Posted by: Grant | September 25, 2014

A Fundamental Flaw In “Renewables”

It takes more energy to construct them, with an energy storage system, than they could ever produce over their lifetime – but we put a man on the moon – we can do anything!
The impossible we can do now, but miracles take a little longer!


“Pick up a research paper on battery technology, fuel cells, energy storage technologies or any of the advanced materials science used in these fields, and you will likely find somewhere in the introductory paragraphs a throwaway line about its application to the storage of renewable energy.  Energy storage makes sense for enabling a transition away from fossil fuels to more intermittent sources like wind and solar, and the storage problem presents a meaningful challenge for chemists and materials scientists… Or does it?

Guest Post by John Morgan. John is Chief Scientist at a Sydney startup developing smart grid and grid scale energy storage technologies.  He is Adjunct Professor in the School of Electrical and Computer Engineering at RMIT, holds a PhD in Physical Chemistry, and is an experienced industrial R&D leader.  You can follow John on twitter at @JohnDPMorgan. First published in Chemistry in Australia.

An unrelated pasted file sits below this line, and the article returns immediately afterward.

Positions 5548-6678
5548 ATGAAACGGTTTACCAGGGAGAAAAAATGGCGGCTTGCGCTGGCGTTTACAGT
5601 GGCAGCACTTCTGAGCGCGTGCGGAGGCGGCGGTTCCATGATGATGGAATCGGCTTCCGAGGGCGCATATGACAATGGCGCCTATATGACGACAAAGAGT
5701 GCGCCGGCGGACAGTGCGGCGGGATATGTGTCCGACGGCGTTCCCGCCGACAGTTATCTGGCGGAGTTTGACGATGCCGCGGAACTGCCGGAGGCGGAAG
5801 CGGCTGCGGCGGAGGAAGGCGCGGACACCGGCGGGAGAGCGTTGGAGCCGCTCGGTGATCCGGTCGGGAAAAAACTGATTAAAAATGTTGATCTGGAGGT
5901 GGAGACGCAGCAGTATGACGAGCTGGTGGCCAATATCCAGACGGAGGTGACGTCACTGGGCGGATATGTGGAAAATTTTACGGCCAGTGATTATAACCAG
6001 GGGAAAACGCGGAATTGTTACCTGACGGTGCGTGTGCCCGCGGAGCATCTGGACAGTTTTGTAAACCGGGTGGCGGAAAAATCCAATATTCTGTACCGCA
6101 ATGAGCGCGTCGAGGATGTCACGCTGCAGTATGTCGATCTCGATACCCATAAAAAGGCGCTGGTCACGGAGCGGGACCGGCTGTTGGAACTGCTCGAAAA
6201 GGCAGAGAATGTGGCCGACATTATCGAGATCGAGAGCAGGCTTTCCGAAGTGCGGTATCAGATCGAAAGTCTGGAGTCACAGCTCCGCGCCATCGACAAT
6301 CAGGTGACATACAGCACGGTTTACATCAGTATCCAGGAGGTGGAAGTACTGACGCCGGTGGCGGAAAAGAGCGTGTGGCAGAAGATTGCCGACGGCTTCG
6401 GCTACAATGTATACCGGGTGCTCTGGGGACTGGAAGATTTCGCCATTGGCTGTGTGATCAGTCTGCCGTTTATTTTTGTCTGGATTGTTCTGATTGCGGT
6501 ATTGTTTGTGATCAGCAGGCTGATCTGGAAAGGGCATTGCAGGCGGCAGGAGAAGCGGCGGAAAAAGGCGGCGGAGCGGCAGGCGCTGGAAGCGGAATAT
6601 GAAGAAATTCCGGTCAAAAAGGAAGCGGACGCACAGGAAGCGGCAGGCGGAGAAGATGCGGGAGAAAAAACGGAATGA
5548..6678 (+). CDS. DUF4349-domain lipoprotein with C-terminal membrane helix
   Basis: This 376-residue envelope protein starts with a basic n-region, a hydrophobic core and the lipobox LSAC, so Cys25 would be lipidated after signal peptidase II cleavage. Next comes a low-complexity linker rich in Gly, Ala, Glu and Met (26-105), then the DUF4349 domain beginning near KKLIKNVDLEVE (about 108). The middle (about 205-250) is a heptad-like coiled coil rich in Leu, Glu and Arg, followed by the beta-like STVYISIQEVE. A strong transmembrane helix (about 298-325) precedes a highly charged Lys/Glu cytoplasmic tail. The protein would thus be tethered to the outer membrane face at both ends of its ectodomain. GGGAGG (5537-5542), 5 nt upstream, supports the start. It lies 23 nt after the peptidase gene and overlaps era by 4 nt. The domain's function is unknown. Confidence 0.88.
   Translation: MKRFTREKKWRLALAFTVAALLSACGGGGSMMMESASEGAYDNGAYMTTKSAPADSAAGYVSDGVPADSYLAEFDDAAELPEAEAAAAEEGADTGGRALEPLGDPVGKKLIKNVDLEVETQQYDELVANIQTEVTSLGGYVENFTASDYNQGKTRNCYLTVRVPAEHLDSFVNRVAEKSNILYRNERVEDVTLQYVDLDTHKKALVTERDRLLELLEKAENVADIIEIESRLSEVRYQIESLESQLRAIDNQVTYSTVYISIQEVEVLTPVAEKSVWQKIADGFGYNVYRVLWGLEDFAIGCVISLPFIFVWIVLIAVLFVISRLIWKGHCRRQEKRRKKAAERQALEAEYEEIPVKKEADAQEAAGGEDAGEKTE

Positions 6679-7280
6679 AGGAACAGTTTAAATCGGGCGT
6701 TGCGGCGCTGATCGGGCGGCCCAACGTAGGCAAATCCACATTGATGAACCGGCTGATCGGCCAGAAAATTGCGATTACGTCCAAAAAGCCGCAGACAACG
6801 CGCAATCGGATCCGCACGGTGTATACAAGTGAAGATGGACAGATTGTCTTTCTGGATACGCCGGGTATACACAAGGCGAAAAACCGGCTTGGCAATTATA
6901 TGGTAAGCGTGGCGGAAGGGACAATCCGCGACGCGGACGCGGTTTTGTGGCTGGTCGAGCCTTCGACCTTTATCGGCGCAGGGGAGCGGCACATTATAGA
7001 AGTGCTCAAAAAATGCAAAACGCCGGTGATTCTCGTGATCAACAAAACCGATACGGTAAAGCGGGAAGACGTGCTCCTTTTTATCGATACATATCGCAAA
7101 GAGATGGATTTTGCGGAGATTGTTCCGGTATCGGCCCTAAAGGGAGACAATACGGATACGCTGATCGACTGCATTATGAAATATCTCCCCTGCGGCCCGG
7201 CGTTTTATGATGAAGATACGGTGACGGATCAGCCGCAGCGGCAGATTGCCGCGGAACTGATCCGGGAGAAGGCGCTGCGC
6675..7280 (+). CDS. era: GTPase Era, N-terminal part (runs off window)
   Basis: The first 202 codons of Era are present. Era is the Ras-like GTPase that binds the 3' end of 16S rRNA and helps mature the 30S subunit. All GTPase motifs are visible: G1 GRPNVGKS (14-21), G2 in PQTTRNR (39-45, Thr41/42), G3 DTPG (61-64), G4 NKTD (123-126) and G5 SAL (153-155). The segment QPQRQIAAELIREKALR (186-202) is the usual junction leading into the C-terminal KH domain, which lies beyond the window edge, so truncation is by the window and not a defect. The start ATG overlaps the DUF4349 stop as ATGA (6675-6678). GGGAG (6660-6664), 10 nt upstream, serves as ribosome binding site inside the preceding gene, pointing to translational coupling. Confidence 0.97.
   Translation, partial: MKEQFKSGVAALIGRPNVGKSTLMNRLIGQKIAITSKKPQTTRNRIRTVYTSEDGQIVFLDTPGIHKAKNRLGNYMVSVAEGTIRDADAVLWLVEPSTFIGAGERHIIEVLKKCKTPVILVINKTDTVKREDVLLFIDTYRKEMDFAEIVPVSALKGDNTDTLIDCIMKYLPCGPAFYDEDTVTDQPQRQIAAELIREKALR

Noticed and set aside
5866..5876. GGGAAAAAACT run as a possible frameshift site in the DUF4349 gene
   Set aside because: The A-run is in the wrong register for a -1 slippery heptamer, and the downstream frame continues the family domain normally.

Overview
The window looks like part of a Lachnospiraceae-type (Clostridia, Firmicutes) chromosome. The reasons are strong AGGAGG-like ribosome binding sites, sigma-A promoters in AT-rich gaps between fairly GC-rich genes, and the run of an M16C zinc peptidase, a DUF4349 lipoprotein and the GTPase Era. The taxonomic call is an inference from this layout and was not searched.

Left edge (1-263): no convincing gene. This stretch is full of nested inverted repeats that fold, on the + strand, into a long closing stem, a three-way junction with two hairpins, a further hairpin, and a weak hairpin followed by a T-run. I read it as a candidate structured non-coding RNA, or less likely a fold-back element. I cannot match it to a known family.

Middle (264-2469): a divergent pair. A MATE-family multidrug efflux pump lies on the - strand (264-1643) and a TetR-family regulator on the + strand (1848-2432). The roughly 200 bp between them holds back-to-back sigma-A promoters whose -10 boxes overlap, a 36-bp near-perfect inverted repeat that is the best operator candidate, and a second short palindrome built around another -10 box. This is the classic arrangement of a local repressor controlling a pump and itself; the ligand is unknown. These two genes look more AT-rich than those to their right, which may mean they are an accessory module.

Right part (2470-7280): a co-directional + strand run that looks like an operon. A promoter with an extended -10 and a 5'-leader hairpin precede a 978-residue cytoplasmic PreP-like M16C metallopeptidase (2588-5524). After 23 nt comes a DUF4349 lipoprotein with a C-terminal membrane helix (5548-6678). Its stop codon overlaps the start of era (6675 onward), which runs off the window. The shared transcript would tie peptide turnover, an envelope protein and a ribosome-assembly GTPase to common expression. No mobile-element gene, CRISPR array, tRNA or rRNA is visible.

Several recent analyses of the inputs to our energy systems indicate that, against expectations, energy storage cannot solve the problem of intermittency of wind or solar power.  Not for reasons of technical performance, cost, or storage capacity, but for something more intractable: there is not enough surplus energy left over after construction of the generators and the storage system to power our present civilization…. “

The original Paper here –

Energy intensities, EROIs, and energy payback times of electricity
generating power plants
D. Weibacha,b, G. Ruprechta, A. Hukea,c, K. Czerskia,b, S. Gottlieba, A. Husseina,d
aInstitut fur Festkorper-Kernphysik gGmbH, Leistikowstrae 2, 14050 Berlin, Germany
bInstytut Fizyki, Wydzia l Matematyczno-Fizyczny, Uniwersytet Szczecinski, ul. Wielkopolska 15, 70-451, Szczecin, Poland
cInstitut fur Optik und Atomare Physik, Technische Universitat Berlin, Hardenbergstrae 36, 10623 Berlin, Germany
dDepartment of Physics, University of Northern British Columbia, 3333 University Way, Prince George, BC, Canada. V6P


Leave a Reply

Fill in your details below or click an icon to log in: Logo

You are commenting using your account. Log Out /  Change )

Google+ photo

You are commenting using your Google+ account. Log Out /  Change )

Twitter picture

You are commenting using your Twitter account. Log Out /  Change )

Facebook photo

You are commenting using your Facebook account. Log Out /  Change )


Connecting to %s


%d bloggers like this: